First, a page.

Some of us feel inundated by all of the information concerning the COVID-19 pandemic on all of the news outlets and online. I decided that I would focus on something totally unrelated to the do’s and don’ts we have had to deal with lately.
Six years ago I wrote about earthquakes and the potential of the “big one” and it’s possible impact on the Pacific Northwest. I explained the basics of what it takes to produce earthquakes here in Oregon and what might be coming next.
“Here in the Pacific Northwest our landmass is on the North America Plate which goes across the United States and Canada to the middle of the Atlantic Ocean. On the other hand, off the Pacific Northwest coast are the smaller Juan de Fuca Plate, the Gorda Plate, and the Explorer Plate. Together they are referred to as the Cascadia Subduction Zone. Those plates have been digging under the North American Plate for a long time and when enough pressure builds up they push farther under the North American plate causing an earthquake. That action of subduction (going under) can cause an explosion of energy which would be a very strong subduction earthquake and, depending on where its epicenter was, could be devastating to the whole Pacific Northwest. The worst damage would be closest to the epicenter.
The experts say it’s not a matter of if, but a matter of when the big subduction earthquake will occur. Where the epicenter is will be paramount in determining who gets the most damage. If it happens in Washington or far northern Oregon the South Willamette Valley would probably see a lesser catastrophe. The same would be true if the epicenter were well to the South. According to Robert S. Yeats, of Oregon State University, an earthquake with an epicenter off the central Oregon coast would be the worst case scenario for the South Willamette Valley. According to one of his colleagues Chris Goldfinger the 50-year probability of a M 9 earthquake for the entire subduction zone is about 10% and there is a 30% chance of one in just the south part of the Cascadia Subduction Zone (that’s us, in Lane County). For more information on how to prepare your home for an earthquake go to the FEMA Earthquake Safety website.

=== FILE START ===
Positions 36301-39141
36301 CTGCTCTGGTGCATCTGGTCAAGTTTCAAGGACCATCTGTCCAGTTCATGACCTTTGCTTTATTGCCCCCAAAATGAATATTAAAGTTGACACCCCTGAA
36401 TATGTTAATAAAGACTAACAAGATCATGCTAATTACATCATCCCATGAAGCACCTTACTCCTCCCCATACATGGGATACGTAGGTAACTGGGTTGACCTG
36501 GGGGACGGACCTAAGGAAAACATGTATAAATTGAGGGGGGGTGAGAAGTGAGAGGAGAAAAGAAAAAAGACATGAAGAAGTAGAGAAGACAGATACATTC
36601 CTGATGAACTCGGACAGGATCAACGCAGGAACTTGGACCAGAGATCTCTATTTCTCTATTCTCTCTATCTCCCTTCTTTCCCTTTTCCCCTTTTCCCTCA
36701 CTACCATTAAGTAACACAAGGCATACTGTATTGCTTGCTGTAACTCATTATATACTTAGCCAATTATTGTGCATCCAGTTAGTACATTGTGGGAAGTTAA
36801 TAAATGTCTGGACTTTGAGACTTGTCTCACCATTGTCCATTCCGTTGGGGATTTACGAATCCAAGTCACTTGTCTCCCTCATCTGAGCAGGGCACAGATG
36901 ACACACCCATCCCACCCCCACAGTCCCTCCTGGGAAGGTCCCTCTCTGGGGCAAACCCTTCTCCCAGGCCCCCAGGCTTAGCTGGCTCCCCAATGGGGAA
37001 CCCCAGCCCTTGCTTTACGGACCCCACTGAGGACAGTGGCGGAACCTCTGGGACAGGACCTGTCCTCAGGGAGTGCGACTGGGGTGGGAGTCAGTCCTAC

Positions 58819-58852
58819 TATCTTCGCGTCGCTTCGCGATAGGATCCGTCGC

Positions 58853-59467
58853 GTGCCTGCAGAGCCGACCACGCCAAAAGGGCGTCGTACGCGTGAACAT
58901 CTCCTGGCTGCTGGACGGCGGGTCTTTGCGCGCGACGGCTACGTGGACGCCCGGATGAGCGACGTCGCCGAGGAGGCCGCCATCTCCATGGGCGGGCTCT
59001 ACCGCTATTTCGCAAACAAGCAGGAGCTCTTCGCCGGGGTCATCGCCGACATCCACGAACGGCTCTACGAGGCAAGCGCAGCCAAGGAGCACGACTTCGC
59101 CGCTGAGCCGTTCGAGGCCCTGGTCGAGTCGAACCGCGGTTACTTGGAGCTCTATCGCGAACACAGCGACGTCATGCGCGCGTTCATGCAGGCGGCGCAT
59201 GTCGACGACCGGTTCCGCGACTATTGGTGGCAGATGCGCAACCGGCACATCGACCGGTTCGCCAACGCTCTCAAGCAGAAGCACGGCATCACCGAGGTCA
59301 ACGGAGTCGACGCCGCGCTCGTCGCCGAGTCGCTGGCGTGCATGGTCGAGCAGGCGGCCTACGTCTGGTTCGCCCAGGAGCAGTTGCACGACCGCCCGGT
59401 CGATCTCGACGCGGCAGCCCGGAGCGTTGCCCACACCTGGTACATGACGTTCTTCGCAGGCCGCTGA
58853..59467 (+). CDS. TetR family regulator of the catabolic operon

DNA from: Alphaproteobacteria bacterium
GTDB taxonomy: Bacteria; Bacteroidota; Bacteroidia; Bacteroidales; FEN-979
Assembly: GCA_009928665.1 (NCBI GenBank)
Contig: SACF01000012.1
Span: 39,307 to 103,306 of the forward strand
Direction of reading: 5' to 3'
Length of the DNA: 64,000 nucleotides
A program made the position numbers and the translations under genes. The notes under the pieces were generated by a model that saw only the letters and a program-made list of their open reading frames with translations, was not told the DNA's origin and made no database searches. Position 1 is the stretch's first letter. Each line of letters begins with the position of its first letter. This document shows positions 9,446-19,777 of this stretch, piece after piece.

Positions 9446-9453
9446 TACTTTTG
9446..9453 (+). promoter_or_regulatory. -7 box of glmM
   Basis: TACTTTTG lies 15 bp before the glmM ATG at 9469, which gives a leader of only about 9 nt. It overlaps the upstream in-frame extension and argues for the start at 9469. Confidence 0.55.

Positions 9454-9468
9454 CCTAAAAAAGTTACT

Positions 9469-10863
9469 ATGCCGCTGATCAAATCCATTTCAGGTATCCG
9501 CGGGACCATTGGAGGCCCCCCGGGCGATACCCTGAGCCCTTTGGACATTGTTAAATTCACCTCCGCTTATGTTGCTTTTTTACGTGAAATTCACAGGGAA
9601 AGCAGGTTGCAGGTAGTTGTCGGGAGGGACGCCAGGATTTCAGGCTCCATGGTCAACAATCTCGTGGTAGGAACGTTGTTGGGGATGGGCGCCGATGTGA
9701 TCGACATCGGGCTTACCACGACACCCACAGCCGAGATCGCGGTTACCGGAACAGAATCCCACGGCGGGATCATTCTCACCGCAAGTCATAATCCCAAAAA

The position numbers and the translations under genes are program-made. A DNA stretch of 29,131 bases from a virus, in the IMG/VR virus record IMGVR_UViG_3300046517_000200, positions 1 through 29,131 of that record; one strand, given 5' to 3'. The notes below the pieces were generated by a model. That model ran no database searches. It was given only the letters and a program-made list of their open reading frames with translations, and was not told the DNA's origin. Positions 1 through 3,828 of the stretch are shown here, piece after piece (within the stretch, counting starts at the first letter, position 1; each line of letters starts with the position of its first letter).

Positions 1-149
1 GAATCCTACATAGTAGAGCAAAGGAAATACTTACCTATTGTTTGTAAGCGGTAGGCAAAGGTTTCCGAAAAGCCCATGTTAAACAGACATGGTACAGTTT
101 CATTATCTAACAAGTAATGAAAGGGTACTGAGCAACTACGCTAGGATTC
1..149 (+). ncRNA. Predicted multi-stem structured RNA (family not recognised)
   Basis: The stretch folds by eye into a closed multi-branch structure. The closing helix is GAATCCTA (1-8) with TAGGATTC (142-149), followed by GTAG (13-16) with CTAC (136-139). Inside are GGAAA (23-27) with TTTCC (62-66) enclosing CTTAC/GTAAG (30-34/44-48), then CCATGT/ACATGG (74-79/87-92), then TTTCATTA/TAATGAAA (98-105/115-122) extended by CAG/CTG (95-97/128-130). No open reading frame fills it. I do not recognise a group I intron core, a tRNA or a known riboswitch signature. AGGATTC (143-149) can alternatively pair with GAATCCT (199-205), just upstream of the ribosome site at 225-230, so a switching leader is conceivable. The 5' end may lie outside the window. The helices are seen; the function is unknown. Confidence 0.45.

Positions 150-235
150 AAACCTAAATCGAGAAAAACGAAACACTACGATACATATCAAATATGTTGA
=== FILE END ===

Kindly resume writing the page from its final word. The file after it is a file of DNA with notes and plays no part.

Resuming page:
An April 13, 2020 article published in Phys.org that was provided by Stanford University and titled “Seismic map of North America reveals geologic clues, earthquake hazards” discusses problems with induced seismicity (human-caused earthquakes. According to the article “Understanding the forces in the Earth’s crust is fundamental science,” said study co-author Mark Zoback, the Benjamin M. Page Professor of Physics in Stanford’s School of Earth, Energy, & Environmental Sciences (Stanford Earth). “In some cases, it has immediate application, in others, it may be applied decades later to practical questions that do not exist today.”
The kinds of human-caused earthquakes they are studying have occurred due to fracking which is defined as a process of injecting liquid at high pressure into subterranean rocks, boreholes, etc. so as to force open existing fissures and extract oil or gas. In the article Jack Baker, a professor of civil and environmental engineering who was a participant in the study, is quoted as saying “In our hazards maps right now, in most places, we don’t have direct evidence of what kind of earthquake mechanisms could occur. “It’s exciting that we have switched from this blind assumption of anything is possible to having some location-specific inferences about what types of earthquakes we might expect.”
I know this is a complicated subject and I’ve barely scratched the surface, but the purpose of this particular column article was to take your mind off of the pandemic. I hope I succeeded in accomplishing that goal for at least a couple of minutes.
Let me know what you would like me to talk about or explain. You can comment below or email me at: [email protected].